Jekel Love Hyde
Jill Jekel has always obeyed her parents’ rules – especially the one about never opening the mysterious, old box in her father’s office. But when her dad is murdered, and her college savings disappear, she's tempted to peek inside, as the contents might be key to a lucrative chemistry scholarship. To better her odds, Jill enlists the help of gorgeous, brooding Tristen Hyde, who has his own dark secrets locked away. As the team of Jekel and Hyde, they recreate experiments based on the classic novel, hoping not only to win a prize, but to save Tristen’s sanity. Maybe his life. But Jill’s accidental taste of a formula unleashes her darkest nature and compels her to risk everything – even Tristen’s love – just for the thrill of being… bad.
(Blurb courtesy of Goodreads)
I won a lovely signed copy of this book from Kristi over at The Story Siren, and jolly excited about it I was too. I absolutely love The Strange Case of Dr. Jekyll and Mr. Hyde (you can't not if you're from Edinburgh, really) and enjoy re-tellings so expected to like this...and I sort of did. And then I sort of didn't. It is very much a book of two halves. The central conceit is that Dr. Jekyll and Mr. Hyde really existed and that our protagonists, Jill Jekel and Tristan Hyde are their direct descendent's. Our two budding scientists resolve to create the lost formula of the original tale in order to cure Tristan of his less savory character traits. This idea works surprisingly well – the pair work under the guise of a chemistry competition so there is no endless expositioning (a personal bugbear of mine) on how they manage to get their hands on the necessary equipment or lab facilities. The writing is lovely with several subtle nods to the language used by Robert Louis Stevenson – just the odd slightly archaic phrasing here or old-fashioned line of dialogue there. I loved it, and found that it actually aligned well with the contemporary setting rather than sitting incongruously against the high school teen-speak.
The story is told by both Jill and Tristan, following the recent trend for duel narrators in YA fiction (no complaints from me, I love hearing both sides of the story).
Jill doesn't fit the usual mold when it comes to female protagonists – she is neither snarky, tough and popular, nor beautiful, delicate and dreamy. Instead, she is a classic wallflower. She wears frumpy clothes, is not blessed with exceptional beauty and seems to be pretty shy. At first I found this refreshing but not for long as, sadly, she is also a bit of a doormat. Her best friend treats her appallingly and while Jill seems pretty aware of this, she just lets it happen. She is such a frightened little rabbit and I spent much of the novel waiting for her to turn “bad” as promised in the blurb. More on that later...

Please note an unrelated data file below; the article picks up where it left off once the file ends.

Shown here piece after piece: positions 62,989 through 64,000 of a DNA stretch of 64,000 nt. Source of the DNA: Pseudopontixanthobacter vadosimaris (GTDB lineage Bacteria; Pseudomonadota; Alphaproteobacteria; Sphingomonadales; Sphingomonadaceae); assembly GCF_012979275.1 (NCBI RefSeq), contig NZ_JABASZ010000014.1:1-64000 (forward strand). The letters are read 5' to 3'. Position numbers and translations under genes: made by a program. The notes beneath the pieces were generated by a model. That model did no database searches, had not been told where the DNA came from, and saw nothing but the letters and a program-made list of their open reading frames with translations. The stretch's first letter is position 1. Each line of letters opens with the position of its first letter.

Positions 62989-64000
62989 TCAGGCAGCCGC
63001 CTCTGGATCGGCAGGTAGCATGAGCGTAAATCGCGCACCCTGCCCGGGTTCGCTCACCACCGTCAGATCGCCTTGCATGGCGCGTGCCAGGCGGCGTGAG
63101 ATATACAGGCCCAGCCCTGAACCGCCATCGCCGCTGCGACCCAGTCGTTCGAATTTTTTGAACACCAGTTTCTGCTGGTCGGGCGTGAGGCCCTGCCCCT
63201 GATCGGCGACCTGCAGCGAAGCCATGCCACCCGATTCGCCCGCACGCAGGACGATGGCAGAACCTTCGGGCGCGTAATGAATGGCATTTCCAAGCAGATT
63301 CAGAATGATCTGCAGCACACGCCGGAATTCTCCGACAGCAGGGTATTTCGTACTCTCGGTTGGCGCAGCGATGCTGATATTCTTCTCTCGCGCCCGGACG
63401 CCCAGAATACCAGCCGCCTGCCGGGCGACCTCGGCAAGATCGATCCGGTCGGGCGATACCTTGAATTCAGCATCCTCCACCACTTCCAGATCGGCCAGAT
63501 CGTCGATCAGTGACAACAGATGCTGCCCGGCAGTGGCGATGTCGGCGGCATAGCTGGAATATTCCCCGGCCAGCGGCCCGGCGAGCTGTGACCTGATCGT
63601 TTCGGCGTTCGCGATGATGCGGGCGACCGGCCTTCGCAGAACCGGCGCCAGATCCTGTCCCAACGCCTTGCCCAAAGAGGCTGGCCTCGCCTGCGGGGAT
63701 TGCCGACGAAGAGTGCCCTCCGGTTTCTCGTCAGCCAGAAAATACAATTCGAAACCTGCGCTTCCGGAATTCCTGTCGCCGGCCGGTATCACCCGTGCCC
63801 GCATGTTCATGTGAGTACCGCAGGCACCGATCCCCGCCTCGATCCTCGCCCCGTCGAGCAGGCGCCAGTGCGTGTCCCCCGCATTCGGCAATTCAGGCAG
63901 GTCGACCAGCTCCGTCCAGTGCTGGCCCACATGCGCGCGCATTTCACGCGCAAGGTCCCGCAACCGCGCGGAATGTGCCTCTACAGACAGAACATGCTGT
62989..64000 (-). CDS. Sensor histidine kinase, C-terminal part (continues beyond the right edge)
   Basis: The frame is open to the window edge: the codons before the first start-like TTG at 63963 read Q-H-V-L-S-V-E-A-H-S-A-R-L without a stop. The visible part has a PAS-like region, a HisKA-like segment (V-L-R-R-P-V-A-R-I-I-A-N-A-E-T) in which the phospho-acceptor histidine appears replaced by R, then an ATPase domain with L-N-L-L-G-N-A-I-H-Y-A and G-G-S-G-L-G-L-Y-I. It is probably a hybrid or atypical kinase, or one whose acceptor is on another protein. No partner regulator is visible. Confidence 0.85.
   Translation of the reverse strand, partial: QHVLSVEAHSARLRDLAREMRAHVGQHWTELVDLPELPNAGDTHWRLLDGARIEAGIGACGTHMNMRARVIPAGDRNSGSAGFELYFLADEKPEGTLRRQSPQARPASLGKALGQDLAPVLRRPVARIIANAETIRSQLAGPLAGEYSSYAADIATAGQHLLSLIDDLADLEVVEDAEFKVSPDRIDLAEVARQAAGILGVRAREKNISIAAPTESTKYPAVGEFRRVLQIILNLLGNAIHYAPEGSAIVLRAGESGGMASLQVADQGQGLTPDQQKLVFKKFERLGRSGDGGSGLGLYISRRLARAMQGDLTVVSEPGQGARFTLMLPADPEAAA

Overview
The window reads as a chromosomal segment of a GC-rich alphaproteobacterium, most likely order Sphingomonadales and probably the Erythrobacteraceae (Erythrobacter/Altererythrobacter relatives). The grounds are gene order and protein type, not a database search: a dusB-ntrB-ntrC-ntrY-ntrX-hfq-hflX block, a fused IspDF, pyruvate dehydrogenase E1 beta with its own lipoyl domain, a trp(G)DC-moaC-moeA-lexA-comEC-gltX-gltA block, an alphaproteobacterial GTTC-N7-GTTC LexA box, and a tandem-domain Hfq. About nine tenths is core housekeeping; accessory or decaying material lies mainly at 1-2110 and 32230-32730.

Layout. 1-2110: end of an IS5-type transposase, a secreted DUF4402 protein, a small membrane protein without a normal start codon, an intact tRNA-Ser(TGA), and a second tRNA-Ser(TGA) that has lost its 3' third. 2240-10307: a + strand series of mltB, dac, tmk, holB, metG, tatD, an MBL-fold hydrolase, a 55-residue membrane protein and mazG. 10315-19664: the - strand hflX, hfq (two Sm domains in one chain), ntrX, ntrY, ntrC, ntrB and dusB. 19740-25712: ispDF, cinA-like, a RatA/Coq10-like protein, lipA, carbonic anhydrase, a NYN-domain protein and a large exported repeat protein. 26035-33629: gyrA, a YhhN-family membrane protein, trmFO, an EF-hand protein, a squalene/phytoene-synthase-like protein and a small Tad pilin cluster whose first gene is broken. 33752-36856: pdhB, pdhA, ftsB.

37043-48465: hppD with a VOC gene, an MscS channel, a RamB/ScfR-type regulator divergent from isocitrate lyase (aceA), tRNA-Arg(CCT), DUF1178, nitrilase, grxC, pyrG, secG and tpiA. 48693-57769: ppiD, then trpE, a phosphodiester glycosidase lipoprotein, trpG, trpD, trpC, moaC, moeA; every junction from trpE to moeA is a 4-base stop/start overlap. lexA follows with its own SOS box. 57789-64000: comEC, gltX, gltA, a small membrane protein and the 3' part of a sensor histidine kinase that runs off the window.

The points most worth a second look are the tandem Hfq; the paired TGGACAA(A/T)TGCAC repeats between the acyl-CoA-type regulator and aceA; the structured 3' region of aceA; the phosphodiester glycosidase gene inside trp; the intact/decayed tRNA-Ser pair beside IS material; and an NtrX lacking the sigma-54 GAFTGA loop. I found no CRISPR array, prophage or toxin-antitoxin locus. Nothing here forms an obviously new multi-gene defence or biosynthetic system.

Tristan, conversely, is nothing that we haven't seen before. Dark, brooding, gorgeous with a troubled past and terrible secret? Yep, that's him. It works for him, though, and he plays the piano which works for me (one day I am going to write a whole post on hot boy characters who play the piano, starting with Sebastian from the Sadler's Wells series who was my first true love). I'm not sure that I entirely bought into his attraction to Jill – while I could see why she would have a huge crush on him, his sudden love was a little too sudden to be believable. Still, their burgeoning relationship was suitably heady and romantic in an old-fashioned, swoony sort of way and was fun to read.
My main issue with the book started once Jill took a swig of the “bad” formula. My impression, from the blurb, was that she would go totally of the rails and Tristan would have to fight to get her back. I liked the idea of the tale being turned on it's head like this and was also getting pretty tired of goody-two-shoes Jill by this point. The thing is, she just doesn't get that bad and the formula wears off pretty quickly. Yes, she gets a bit racy, yes, she loses her inhibitions and....gasp....she gets her ears pierced (!!!) but it's all over pretty quickly and she reverts to her mouse-like little self. It didn't seem all that relevant to the overarching story, which after this point falls a bit flat. The ending was extremely rushed and not hugely satisfying and the epilogue was exceptionally trite and twee. The build up to them creating the famous formula is far more interesting than the after-effects, which is a shame as there was such a lot of potential. However, all plot points were tied up and we do get to see what happens to our main characters after the final showdown, which was nice I suppose (nice, in this case, meaning a bit unrealistic and, quite frankly, vomit inducing).
I read this book in one sitting, it only took me a couple of hours and was certainly a pleasant enough, light read for an evening in the garden. As a fun, contemporary companion to the original I think it's passable – especially if it gets people interested in having a look at a classic horror story from a great writer, so pick it up and have a look. Just make sure you pick up The Strange Case of Dr. Jekyll and Mr. Hyde too.